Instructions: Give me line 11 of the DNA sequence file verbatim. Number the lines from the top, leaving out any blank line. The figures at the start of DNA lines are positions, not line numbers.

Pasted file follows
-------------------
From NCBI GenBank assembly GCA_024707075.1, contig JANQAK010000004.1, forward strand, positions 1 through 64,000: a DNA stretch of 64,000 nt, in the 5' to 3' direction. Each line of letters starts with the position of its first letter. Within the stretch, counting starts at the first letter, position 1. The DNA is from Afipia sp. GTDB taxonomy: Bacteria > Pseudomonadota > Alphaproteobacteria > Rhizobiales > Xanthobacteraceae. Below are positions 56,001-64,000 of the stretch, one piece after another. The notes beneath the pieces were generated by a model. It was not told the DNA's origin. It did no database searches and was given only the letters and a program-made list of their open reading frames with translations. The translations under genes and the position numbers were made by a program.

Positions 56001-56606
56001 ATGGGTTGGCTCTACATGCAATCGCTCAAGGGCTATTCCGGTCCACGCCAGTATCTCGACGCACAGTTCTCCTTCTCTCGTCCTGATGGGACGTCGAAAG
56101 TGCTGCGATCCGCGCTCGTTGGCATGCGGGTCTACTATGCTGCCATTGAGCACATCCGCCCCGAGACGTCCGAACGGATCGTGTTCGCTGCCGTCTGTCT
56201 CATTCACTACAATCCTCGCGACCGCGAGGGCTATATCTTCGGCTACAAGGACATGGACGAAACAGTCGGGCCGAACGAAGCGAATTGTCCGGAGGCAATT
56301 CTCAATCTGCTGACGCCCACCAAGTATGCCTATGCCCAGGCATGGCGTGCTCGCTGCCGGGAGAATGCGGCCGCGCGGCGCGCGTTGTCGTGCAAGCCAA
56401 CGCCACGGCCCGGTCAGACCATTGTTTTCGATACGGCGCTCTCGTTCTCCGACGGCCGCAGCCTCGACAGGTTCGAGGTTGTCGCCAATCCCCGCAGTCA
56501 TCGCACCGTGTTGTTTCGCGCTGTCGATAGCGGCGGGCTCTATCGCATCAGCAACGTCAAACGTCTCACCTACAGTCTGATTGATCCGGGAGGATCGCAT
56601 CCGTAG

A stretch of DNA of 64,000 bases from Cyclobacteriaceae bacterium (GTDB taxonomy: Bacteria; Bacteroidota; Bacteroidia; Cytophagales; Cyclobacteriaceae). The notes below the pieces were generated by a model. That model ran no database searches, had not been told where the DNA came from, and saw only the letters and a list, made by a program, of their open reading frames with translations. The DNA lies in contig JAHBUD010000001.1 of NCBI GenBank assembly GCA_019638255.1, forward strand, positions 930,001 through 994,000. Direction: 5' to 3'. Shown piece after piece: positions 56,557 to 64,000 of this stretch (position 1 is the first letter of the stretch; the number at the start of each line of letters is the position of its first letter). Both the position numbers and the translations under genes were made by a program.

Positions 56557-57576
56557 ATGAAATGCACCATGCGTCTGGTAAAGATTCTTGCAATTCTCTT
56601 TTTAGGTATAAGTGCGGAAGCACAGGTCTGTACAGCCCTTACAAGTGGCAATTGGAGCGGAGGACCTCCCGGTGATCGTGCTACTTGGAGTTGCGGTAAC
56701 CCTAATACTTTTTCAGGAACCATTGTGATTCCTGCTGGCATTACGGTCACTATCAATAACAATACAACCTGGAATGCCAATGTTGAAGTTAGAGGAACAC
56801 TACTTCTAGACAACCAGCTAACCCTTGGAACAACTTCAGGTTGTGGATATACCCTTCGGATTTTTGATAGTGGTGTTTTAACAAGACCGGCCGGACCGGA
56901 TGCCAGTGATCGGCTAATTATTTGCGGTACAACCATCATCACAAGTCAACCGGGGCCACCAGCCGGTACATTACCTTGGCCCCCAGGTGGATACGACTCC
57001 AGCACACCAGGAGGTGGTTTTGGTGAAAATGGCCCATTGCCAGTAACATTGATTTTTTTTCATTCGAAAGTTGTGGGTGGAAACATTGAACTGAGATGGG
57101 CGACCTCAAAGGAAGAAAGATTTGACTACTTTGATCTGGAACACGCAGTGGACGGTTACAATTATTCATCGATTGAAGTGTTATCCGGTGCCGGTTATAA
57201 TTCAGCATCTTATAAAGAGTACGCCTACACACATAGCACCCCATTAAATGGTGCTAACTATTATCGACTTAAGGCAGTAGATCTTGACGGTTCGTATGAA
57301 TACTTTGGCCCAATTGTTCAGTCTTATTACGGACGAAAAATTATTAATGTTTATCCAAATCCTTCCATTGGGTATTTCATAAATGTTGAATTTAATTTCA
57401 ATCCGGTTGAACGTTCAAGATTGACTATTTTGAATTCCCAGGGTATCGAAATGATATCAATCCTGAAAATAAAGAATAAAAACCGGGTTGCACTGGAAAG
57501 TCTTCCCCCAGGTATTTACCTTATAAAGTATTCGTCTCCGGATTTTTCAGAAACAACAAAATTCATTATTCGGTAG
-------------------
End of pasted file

Positions 56557-57576